2010 Disabled List: Position Data

A few days ago, I put out the list of players that spent time on the disabled list in 2010 along with the some team data. Today, I will look at how the DL data breaks down by position.

To begin with, here is how each team is broken down by the numbers of days on the DL between when comparing pitchers and hitters:


The only piece of information that jumped off to me was comparing the days lost by pitchers of the Boston Red Sox and the Arizona Diamondbacks. The Diamondbacks, which lost the 4th lowest number of days, lost more days to pitchers than the Red Sox, which had the 3rd highest total of days lost.

Next, here is a chart comparing the difference in the number of trips to the DL vice the number of days lost for each position:

Generally, each position, besides pitchers, loses the same number of days and trips when compared to other position players. When combined, the position players have about the same number of trips to the DL as pitchers. Once on the DL though, the pitchers are more likely to remain on the list for a longer time. This difference can further be seen in the following 2 charts:





The main difference I noticed from the numbers is the high percentage of pitchers than spend >165 days on the DL compared to hitters. Barely any of the hitters on the DL, 1.4%, are out for an entire year, but 11.4% of the pitchers make the longer stay.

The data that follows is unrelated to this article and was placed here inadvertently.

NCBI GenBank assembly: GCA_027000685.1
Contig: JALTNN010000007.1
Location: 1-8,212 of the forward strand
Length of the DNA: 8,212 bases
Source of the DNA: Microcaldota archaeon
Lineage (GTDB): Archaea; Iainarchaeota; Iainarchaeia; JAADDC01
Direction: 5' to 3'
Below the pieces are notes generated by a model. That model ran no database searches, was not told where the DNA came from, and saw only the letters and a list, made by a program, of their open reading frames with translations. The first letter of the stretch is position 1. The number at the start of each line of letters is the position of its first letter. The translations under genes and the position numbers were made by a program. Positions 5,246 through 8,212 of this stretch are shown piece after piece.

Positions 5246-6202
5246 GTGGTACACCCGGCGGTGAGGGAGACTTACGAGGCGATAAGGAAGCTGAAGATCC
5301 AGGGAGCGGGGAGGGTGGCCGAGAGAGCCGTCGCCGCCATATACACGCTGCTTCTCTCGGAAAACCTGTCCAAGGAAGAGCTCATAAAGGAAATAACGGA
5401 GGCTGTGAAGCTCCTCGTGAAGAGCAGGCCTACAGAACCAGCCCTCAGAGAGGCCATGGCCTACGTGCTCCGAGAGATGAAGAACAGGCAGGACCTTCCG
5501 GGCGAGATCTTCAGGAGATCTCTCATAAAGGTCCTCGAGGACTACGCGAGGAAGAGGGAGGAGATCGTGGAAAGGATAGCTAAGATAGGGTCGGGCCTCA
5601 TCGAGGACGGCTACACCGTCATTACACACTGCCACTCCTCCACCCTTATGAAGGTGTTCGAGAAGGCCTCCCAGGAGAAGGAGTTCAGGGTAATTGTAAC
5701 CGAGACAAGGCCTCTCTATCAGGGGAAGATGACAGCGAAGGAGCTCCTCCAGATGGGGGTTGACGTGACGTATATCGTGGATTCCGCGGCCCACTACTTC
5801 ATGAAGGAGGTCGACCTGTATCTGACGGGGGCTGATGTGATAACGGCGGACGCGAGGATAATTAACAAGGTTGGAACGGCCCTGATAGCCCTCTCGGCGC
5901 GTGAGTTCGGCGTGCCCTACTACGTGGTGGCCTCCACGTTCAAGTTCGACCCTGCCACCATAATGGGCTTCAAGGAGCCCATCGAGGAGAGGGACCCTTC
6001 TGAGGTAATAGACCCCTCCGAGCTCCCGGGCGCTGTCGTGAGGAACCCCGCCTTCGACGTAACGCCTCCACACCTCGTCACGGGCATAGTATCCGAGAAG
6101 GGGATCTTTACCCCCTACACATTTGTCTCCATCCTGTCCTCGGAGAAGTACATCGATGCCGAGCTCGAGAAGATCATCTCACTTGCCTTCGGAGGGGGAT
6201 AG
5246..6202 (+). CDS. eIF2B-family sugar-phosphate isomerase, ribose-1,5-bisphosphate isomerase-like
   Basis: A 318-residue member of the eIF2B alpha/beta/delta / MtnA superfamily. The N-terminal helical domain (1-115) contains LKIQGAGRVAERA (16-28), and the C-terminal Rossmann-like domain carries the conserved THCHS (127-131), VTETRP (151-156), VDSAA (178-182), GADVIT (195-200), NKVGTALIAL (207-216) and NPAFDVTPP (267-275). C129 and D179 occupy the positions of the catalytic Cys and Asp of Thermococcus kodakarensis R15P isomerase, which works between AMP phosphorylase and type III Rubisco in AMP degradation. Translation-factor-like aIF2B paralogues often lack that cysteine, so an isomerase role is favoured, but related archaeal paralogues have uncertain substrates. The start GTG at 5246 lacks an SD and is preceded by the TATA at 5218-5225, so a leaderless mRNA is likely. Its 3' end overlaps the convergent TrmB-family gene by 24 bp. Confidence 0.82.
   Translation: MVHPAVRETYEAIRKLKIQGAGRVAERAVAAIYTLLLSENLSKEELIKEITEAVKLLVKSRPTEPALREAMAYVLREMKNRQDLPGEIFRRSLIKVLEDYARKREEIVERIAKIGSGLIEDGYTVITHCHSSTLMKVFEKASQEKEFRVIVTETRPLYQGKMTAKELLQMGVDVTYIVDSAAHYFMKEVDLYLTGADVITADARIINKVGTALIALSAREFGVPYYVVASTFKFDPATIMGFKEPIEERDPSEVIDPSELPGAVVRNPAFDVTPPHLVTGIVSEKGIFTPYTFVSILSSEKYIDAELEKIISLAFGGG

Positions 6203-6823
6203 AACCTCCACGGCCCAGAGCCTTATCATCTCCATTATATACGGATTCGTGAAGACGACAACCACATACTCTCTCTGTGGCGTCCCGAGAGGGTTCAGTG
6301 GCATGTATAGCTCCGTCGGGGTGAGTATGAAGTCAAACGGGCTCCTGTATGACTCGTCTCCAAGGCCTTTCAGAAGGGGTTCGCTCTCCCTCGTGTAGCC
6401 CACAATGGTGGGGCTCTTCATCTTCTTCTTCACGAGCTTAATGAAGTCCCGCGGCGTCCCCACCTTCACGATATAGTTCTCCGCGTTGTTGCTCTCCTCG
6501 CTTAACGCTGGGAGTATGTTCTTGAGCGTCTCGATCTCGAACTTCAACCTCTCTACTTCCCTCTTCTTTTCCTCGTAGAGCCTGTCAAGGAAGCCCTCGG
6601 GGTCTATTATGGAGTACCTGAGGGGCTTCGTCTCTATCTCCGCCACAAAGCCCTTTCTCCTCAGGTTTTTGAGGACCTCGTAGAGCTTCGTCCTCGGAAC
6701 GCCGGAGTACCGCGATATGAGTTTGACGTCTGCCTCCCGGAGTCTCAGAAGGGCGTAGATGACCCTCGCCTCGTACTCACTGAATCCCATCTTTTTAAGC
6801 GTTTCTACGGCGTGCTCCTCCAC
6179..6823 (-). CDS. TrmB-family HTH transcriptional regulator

For the next installment, I will be breaking down the data by injury type (i.e. strain) or body location (i.e. elbow).

Jeff, one of the authors of the fantasy baseball guide,The Process, writes for RotoGraphs, The Hardball Times, Rotowire, Baseball America, and BaseballHQ. He has been nominated for two SABR Analytics Research Award for Contemporary Analysis and won it in 2013 in tandem with Bill Petti. He has won four FSWA Awards including on for his Mining the News series. He's won Tout Wars three times, LABR twice, and got his first NFBC Main Event win in 2021. Follow him on Twitter @jeffwzimmerman.

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13 years ago

Not surprising that the two teams with the fewest pitchers lost in the NL (ATL and SFG) had the lowest park-adjusted ERAs in the league.

13 years ago
Reply to  Temo

How does injury data correlate with park factors?

13 years ago
Reply to  Chops

It doesn’t. Read it again.